Seven biblical models of leadership
by Brooks Faulkner
As a church staff or volunteer ministry leader, you can learn valuable and unique lessons from several biblical characters. Here are seven whose leadership played a significant role in leading the early church and furthering the gospel.
1. Paul: “Believe in something bigger than yourself.”
“I have appointed you as a light for the Gentiles, to bring salvation to the ends of the earth” (Acts 13:47). Paul thought of himself as nothing in the total scheme of things. He was thoroughly subservient to the will of God, and he was committed to a specific, meaningful mission. Paul had courage in the face of opposition because he had limitless horizons in his mission. He believed in himself, but he believed in something bigger than himself, namely, “Jesus Christ and Him crucified,” (1 Cor. 2:2).
2. Nehemiah: “Build on what God has given you.”
His leadership was built not so much on ancestry from the Jewish lineage as by faithfulness. He would build the walls on faith. He was obscure in comparison to other great Old Testament heroes, but faithfulness separated him from mediocrity. God has given each leader specific gifts. Some are not as visible; all are useful.
3. Joshua: “Bring the best people to the table.”
Joshua had been in the presence of God. A theophany had taken place in Joshua 5:15: “The commander of the Lord’s army said to Joshua, “Remove the sandals from your feet, for the place where you are standing is holy.” And Joshua did so.”
Because of his special blessing, he was appointed as one with judicial powers and responsibilities in Joshua 14:6-15. He had a special place. He was courageous as indicated by the spy scenario in Numbers 13:31.
He was most likely the envy of other young leaders. But Moses brought him to the table of leadership because he was the best person for the job. My guess is that he had skills the like of which Moses himself admired, perhaps even envied.
4. Barnabas: “Bridge the gaps of differing opinions.”
He was nicknamed “son of encouragement” (Acts 4:36). He bridged the gaps between the Greek and Jewish worlds. Born a Cypriot and reared a Levite, he linked the Hellenistic world and the Jerusalem church. Even when John Mark was being severely ostracized by Paul, Barnabas stood by John Mark.
He was generous and that in itself bridges the gaps of selfish and greedy people if God’s grace is given the opportunity to be operative. He sold his land and gave it to the church treasury. He was not an “out front” kind of person, but rather stayed in the background as a fan and supporter of Paul. The most memorable aspect of effective leadership of a pastor is when he has survived the polarities of differing opinions and modeled having each side respect the other’s.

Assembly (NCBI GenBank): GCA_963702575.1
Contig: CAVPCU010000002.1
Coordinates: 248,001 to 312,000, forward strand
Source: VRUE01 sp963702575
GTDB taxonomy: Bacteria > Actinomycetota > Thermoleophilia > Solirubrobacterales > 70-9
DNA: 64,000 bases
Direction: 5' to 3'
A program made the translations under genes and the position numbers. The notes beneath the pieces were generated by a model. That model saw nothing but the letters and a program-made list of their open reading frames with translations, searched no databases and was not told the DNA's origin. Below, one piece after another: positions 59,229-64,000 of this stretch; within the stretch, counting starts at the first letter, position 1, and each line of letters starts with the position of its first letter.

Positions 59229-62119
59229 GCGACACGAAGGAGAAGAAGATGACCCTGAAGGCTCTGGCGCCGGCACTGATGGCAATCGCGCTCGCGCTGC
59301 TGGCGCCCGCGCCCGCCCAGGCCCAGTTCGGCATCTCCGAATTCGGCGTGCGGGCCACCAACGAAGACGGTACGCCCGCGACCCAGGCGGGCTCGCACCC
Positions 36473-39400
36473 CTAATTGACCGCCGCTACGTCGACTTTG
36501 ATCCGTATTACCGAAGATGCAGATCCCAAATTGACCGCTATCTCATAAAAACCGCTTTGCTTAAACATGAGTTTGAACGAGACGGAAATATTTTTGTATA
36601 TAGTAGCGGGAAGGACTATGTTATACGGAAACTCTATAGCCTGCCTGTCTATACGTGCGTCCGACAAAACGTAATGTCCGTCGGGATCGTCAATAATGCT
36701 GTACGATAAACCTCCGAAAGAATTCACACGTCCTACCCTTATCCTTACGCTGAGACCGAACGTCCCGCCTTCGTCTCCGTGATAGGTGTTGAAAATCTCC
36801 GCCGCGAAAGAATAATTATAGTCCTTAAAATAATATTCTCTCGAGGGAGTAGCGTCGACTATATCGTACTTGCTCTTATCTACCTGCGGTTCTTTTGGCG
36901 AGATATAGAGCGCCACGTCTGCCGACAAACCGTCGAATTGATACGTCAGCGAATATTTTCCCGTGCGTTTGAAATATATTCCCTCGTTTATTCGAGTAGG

5. Moses: “Blind your eyes to petty criticism.”
Moses was seen as the patient leader of a people with little faith (Ex. 16:8, 16-20). His church was a murmuring people. They complained and whined at every inconvenience (Ex. 15:24; 16: 2-3). He did get disgusted. Remember, he struck the rock and disobeyed God, but his patience had worn thin. He had had enough.
Petty criticism wears on the leader. The wise leader will work hard at blinding his or her eyes to the pettiness of church members’ criticism. If that doesn’t work, he outlasts them. Just about every pastor has “struck the rock” at one time or another; but then, like Moses, the same pastor usually has the resilience to see things through. Nobody said it would be easy.
6. Elijah: “Bind the ties of love and courage.”
Today’s nomenclature calls it tough love. Some call it a tough mind and a tender heart. Elijah had both. He loved God. He had the courage to speak to the evils of his day. Where is your God, he asked. “Perhaps he’s sleeping and will wake up!” (1 Kings 18:27).
His sarcasm showed his disdain for those who had forsaken God. In every effective leader’s life, there is a time for love, but also a time for courage. It may not come quickly. It will, however, come eventually. If the leader becomes a wimp, he will lose his leadership role. Effective leaders have the courage to speak even when it is unpopular to speak because they speak the truth with love.
7. Peter: “Bounce back after you are knocked down.”
In Matthew 16, Peter was both a “rock” and a “stumbling block.” He was both blessed and disgraced almost in the same breath. It is enough to discourage any pastor. You are the foundation. You are the devil’s advocate. Discouraged by the disapproval of Jesus, yet blessed by the warmth and affection of Jesus. Resilience may be the cornerstone of effective leadership. One church member compliments your Sunday morning message, the next complains about your quoting Carl Jung because he is not a Christian.
Brooks Faulkner previously served as the senior pastoral ministry specialist for LifeWay Christian Resources.